I think my only remaining advice having read your draft would be to consider making it just a little more open and positive. He may be pleased to hear from you and/or learn that he has a daughter. He may feel similarly interested and positive about it as you do.
So I'd try to make gentle connections where you can .... one thing I noticed was where you said "only finding out the name" whereas you could say "only finding out your name"
That sort of thing!
Hope you'll post an update later, and tell us how it all goes!

Offredalba Sun 05-Jun-16 18:48:15

Hello Silver,
I have actually received a letter like yours, and I think that you have done it really well. The one that I received from my son ended on a humorous note, which was something that made him sound very much like the son that I raised. So I think that any letter that you write that sounds authentically like you, is most likely to be one that resonates.

The only line that jumped out at me was:

I am just writing to see whether you would be agreeable to having contact with me.

I think that it could sound as if you have a preconceived notion of where you might fit into his life and you have no way of knowing whether that might be difficult for him for any reason.

What about.....
Whether you would be interested in hearing about me or having contact.....

I understand what the ladies are saying about being prepared for an emotional earthquake. The losses that are experienced may never have been acknowledged or recognised and when the feelings surface, they can be overwhelming. However, most people who reunite feel that it was worthwhile even if it doesn't progress into a long term warm relationship.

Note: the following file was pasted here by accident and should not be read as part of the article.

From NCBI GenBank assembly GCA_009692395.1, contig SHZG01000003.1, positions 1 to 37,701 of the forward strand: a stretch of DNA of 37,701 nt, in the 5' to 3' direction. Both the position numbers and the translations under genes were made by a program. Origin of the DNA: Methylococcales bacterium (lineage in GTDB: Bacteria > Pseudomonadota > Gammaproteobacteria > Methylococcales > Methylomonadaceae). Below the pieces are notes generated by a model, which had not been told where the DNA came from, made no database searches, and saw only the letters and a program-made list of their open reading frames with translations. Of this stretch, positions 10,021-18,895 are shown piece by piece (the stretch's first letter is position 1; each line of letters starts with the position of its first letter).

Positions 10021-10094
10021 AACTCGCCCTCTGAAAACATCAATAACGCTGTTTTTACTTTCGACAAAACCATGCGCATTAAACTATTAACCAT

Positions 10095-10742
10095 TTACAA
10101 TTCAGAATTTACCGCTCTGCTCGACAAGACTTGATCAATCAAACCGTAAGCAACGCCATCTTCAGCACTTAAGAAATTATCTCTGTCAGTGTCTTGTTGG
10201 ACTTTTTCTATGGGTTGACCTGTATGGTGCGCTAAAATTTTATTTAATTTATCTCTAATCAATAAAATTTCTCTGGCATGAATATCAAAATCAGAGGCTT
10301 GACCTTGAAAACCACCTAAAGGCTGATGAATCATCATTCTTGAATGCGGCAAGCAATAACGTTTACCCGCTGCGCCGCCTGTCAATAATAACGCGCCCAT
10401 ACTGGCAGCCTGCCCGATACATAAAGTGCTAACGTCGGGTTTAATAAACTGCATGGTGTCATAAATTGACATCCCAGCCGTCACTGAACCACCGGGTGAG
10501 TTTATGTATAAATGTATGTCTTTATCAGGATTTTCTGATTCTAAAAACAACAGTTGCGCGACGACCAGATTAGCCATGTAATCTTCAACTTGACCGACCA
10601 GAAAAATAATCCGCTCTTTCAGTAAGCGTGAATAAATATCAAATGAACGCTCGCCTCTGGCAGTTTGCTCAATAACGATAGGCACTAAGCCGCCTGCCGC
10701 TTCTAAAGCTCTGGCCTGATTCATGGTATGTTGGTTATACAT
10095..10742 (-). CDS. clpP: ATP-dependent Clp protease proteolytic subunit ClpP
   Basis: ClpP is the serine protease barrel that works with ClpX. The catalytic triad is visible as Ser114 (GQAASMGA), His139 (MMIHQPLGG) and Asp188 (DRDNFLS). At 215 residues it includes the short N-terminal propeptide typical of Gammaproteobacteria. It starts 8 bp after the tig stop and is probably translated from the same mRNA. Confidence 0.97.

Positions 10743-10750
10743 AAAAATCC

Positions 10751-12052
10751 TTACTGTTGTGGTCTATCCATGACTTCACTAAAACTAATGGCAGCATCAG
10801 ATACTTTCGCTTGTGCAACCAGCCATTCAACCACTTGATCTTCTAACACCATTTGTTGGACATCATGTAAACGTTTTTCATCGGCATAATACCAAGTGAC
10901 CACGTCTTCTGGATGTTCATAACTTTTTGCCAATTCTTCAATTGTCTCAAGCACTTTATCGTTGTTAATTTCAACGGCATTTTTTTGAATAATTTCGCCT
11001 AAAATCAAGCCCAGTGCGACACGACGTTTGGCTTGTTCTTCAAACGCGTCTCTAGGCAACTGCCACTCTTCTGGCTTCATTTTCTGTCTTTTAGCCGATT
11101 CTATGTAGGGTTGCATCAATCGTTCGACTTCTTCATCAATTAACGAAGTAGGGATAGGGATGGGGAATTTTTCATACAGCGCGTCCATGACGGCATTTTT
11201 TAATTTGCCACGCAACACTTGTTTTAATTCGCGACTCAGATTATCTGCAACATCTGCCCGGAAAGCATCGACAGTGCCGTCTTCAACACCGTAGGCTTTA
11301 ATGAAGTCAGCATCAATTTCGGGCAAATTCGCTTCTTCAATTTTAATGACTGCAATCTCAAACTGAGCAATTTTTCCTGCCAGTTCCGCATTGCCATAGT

I did go to counselling and it was extremely poor. My son had a similar experience. The best thing that I did was to read and talk to other mothers. I can recommend the Evelyn Robinson books on adoption reunion. They are available on kindle.

Good luck with whatever you decide to do. flowers

SilverandRuby Mon 06-Jun-16 09:04:11

Thank you offredalba that is helpful.

SilverandRuby Mon 06-Jun-16 09:05:08

I said "the name" because to say "your name" semed to be making the assumption that he is definitely the right person. But I take the point, thanks.

Fair enough Silver. I just think it's OK to let a bit of enthusiasm out about it all? That might be nice to hear if you were the biological father of someone?

I like the bit where you talk about how since having your son and recently turning 50 you've got more interested in family history. I feel the same on that, as I'm sure many people do.

So, you could start with a general intro about yourself paragraph, maybe including that bit about becoming interested in family history? Then second paragraph with the big reveal and question of whether he'd be interested in contact?

The way you've drafted it is perfectly fine, I just wondered if my alternative might read more easily and gently - easing into the idea just a little?

Just a thought! Good luck with it all!